Facebook Opposes Apple Plan to Limit Targeted Advertising

Apple plans to limit the ability of Facebook and other companies to target ads via its identifier for advertisers (IDFA) by giving iPhone users the option to block tracking when opening an app. Meant to protect users’ privacy, the change was originally slated to be part of iOS 14, introduced last month. But Apple postponed the change until 2021 “to give developers time to make necessary changes.” In response, Facebook chief revenue officer David Fischer stated that the change will “hurt developers and businesses the most.” Continue reading Facebook Opposes Apple Plan to Limit Targeted Advertising

Amazon Explore Platform Delivers Unique Virtual Experiences

Amazon debuted Explore, a platform for live classes, sightseeing tours, personal shoppers and other virtual experiences hosted by local experts. The video is one-way but the audio is two-way so the user can ask questions and make requests of the video’s host. Among the offerings are a $129 bagel cooking class and, for $70, a 45-minute virtual tour of a Lima, Peru mansion. At launch, Explore offers 86 experiences across 16 countries, but the platform has potential for significant growth. Other companies offering virtual experiences include Airbnb and fitness company ClassPass. Continue reading Amazon Explore Platform Delivers Unique Virtual Experiences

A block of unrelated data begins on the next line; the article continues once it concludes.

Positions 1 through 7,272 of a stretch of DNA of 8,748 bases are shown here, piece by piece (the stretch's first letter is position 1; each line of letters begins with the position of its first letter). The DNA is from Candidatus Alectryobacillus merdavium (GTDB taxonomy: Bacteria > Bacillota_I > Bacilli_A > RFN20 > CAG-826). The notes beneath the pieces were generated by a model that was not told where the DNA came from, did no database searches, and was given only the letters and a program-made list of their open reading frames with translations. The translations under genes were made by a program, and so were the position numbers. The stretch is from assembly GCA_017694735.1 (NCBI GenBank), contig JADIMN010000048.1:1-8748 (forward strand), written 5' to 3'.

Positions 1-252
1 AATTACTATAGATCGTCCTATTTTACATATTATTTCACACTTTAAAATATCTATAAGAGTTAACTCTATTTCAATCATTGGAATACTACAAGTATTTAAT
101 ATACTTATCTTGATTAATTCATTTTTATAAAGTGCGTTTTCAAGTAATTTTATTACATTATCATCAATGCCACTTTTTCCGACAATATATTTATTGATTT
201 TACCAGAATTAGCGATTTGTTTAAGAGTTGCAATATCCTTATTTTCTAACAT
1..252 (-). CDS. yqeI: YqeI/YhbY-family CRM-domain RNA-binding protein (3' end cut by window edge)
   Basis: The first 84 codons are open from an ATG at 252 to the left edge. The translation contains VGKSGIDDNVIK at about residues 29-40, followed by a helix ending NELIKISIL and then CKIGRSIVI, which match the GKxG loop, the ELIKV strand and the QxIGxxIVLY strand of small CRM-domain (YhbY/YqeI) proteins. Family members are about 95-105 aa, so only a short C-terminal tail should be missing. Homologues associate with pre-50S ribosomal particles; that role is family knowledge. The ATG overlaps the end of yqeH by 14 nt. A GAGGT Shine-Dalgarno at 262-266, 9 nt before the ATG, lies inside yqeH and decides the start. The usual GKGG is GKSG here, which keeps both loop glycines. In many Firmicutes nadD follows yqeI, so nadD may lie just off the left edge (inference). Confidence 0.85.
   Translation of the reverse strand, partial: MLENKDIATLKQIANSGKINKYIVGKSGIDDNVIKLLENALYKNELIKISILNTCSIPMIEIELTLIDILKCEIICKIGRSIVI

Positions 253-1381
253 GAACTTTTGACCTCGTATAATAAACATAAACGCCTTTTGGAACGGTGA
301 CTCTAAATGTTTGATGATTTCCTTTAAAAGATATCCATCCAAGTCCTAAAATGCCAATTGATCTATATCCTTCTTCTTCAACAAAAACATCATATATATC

Roku Announces Its New Ultra With Support for Dolby Vision

Roku is debuting a new Ultra with, for the first time, Dolby Vision, which plays back HDR (high-dynamic range) content. This new $100 Ultra also features a speedier quad-core processor, more RAM and around 50 percent better Wi-Fi range, although the company has not released full specs on the device. The form factor is now somewhat rounder, to house its revamped wireless antennas, and still features an Ethernet port, an HDMI cable and earbuds. Also new, the Roku Channel is available as a standalone Android and iOS app. Continue reading Roku Announces Its New Ultra With Support for Dolby Vision

Amazon Music Offers Free Podcasts, Develops New Programs

Amazon Music now offers 70,000+ free podcasts and is also developing new podcast programming, making it the latest streaming music service to dive into the genre. Although the field is dominated by Apple Podcasts and Spotify, Amazon executives believe its offering will be competitive because it will be able to bring in new podcast listeners, especially via its Echo home speakers. Amazon’s free podcasts are available for all of its Music tiers and debuted first in the United States, United Kingdom, Germany and Japan. Continue reading Amazon Music Offers Free Podcasts, Develops New Programs